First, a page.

While the holidays are behind us, winter is still in full swing. Many of us can “hold on” through the holidays, but once they are over it can be challenging to stay energized, focused, or motivated. With supermarkets, artificial lighting, and central heating, our bodies are a little confused about what to do this time of year. In ancient times, winter meant limited food, sun, and heat and changing our diets and spending extra time sleeping in a warm bed was likely useful. Today, hibernating seems out of place and can create difficulties with productivity and overall health. Staying well in the winter, for many people, requires extra attention.
Putting together a winter wellness guide for yourself can help you to overcome these challenges. There are eight dimensions of wellness to consider when putting together a winter wellness plan: Physical, Emotional, Intellectual, Social, Spiritual, Environmental, Occupational, & Financial. Within each dimension, you likely have strengths and areas of growth. Let’s take a closer look at each one to help you create your plan!
Physical activity and diet often look different in the winter, and probably should! Give yourself permission to change up your routine and shopping list. Try new recipes using seasonal items at the grocery store. Cook warm, soothing meals. Use this time of year to incorporate more stretching exercises at home. Our ability to engage in activity changes in the winter is challenged but not impossible if we give ourselves permission to expand our routine.
It is very common for people to have mood changes during the winter. This can be due to lack of sunshine or light in general, challenges with family members, trauma history, memories of loss, or something else. Sadness and a lack of motivation make it hard to accomplish anything on top of a dreary time of year. However, winter can also bring a chance to reflect, to remember, and to plan. Make a list of what you can do to be emotionally well during the winter. These may be things you do year around (like keeping a journal), but just need to be reminded to do them again.
“Cabin fever” is a real thing. Staying indoors more often due to weather can cause and increase in mental health challenges. One can feel trapped if their home doesn’t bring comfort or a sense of peace. This can compound the mystery that people feel during the winter as it limits your ability to be in the sun, outside, or just drive to the store. What can you do to recreate your indoor space? What are some new ways you can enjoy the outdoors?
Whether you are currently working or not, additional responsibilities during this time of year, changes in routine or schedule due to the weather, and illnesses can add more stress. It can make an already packed routine suddenly feel overwhelming. We can start to feel very isolated if we don’t leave the house. Make a list of things that provide meaning to your day or week. Create some rhythm or routine to parts of your day that you do have control over. Winter can be the perfect time to start volunteering, start a new hobby, or tackle a project (at home or work)!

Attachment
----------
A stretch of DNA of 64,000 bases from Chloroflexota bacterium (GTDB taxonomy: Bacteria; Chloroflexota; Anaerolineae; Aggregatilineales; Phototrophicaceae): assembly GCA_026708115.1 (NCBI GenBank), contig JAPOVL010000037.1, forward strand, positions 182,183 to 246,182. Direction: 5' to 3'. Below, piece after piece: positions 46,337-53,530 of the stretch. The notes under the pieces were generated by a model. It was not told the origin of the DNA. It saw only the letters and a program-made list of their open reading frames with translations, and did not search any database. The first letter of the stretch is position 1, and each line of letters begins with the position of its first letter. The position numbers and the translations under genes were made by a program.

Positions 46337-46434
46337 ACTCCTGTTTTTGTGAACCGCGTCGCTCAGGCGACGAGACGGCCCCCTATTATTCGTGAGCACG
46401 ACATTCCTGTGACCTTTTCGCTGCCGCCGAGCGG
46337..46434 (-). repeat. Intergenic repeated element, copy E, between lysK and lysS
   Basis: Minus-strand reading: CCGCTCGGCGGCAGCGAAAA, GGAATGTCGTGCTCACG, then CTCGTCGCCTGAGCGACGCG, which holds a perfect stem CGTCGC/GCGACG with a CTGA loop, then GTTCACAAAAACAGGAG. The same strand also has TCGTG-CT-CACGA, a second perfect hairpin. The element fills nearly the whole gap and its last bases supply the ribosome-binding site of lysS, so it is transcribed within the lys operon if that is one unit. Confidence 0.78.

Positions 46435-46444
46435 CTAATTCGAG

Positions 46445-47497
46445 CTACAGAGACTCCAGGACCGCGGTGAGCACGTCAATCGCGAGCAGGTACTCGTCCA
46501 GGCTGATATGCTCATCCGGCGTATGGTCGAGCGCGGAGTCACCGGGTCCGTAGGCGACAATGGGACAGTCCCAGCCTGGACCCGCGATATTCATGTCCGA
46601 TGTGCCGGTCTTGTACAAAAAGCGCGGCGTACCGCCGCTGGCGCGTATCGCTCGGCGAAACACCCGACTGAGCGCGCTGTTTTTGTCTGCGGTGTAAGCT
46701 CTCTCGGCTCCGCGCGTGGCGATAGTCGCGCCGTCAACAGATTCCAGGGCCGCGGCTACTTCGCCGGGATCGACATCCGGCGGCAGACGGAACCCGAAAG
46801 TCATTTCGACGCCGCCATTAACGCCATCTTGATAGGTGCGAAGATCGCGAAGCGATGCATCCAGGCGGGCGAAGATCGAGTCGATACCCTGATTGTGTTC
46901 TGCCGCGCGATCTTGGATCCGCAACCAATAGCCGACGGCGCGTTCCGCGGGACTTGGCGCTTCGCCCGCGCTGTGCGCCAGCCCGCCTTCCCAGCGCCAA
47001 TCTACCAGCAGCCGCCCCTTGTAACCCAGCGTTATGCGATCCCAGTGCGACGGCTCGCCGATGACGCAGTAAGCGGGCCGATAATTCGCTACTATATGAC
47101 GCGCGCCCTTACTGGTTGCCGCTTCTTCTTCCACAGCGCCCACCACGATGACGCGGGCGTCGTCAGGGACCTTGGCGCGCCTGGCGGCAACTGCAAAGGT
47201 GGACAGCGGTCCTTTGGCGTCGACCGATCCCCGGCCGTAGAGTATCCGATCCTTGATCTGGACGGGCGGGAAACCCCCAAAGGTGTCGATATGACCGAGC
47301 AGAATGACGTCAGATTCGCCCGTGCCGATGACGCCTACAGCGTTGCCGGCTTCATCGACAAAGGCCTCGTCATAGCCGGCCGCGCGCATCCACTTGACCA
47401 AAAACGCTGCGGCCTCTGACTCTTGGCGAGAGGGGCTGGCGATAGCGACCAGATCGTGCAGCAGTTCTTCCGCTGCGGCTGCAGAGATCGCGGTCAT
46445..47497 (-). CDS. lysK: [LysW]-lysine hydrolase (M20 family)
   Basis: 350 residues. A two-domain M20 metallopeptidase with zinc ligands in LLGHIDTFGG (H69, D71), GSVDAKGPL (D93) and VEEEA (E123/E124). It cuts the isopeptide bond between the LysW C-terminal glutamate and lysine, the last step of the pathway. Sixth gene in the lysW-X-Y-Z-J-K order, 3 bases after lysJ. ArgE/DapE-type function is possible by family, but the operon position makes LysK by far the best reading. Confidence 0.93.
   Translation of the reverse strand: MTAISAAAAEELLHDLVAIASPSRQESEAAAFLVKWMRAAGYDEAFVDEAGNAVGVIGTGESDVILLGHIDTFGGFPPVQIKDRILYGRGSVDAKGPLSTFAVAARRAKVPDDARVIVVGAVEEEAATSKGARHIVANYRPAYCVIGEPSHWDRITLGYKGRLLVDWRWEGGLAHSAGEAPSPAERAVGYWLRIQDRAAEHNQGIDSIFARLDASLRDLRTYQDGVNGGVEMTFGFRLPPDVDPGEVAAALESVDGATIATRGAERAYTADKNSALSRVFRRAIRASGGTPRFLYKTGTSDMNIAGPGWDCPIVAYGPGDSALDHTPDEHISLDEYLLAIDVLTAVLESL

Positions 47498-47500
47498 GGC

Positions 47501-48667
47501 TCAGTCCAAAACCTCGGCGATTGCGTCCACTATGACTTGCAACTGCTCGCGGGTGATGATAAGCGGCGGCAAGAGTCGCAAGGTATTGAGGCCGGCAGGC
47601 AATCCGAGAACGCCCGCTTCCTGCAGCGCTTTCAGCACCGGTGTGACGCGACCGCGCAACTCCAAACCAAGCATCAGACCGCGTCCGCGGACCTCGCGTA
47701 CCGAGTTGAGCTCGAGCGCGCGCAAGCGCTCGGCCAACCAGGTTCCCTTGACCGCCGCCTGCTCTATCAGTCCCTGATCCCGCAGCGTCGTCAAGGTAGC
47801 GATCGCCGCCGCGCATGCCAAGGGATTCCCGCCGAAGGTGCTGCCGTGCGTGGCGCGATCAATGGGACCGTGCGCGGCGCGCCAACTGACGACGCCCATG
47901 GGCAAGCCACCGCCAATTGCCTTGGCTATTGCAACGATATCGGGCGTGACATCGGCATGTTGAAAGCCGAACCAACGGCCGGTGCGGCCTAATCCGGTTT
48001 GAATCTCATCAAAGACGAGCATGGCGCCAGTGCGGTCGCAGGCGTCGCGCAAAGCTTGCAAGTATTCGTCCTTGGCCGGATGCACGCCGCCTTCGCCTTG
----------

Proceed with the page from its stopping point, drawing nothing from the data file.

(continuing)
Spiritual wellness can mean many different things to different people. At the root, however, is finding a sense of personal purpose. For some that’s attending church and for others it’s being in nature or meditating. Consider how you can renew or refresh your purpose. Make a plan to maintain that practice to help find meaning, peace, and purpose during the winter. This could be as simple as expressing gratitude everyday or as in depth as exploring your own values and beliefs.
Winter can be isolating. It takes extra effort to be social and stay connected with others. The holidays can feel like a big burst of social activity, leaving you feeling alone when they are over. Identify your support system and stay connected. That could be in person or maybe it’s a monthly skype date with friends from around the country. Pay attention to what works for you – do you need more or less social engagement in the winter? How can you enrich your social wellness? Know your limits and plan for a proper balance of activity and relaxation.
It can be easy to “shut down” when the sun goes down. In the summer that means we tend to be productive well into the evening. With it turning dark at 5pm during the winter, we had a tendency to end our days work around then as well. This sluggishness can affect energy levels, concentration, or desire to do anything but watch t.v. Find ways to keep yourself mentally sharp during the winter. Hit up the library for a good book, try a crossword or sudoku puzzle, or even switch up your binge worthy drama series on Netflix for a documentary.
Yes, shopping for the holidays can put a dent in your finances. Past that, heating costs and electricity bills are higher all winter long and can create additional financial strain. The emotional slump after the holidays can something contribute to impulse spending as well. January provides a fresh financial start and is a perfect time to create a plan. Review your finances from 2019 and set your goals for 2020. Learn from your spending habits and set goals to improve them. Identify where you can better manage your spending and see what small steps you can take each month to save.
These eight dimensions overlap. They do not create a perfect wheel. Therefore, a boost in one can create a boost in another. Your plan should reflect your unique lifestyle and provide a helpful visual to identify your areas of strength and growth. Play with your plan and keep it close until spring arrives!
Emily Betros is a licensed clinical social worker, certified health coach, and owner of Reclaiming Health, LLC. She specializes in body image support, eating disorders, anxiety, life transitions, mindfulness, and women’s issues. More info: www.reclaiminghealth.net.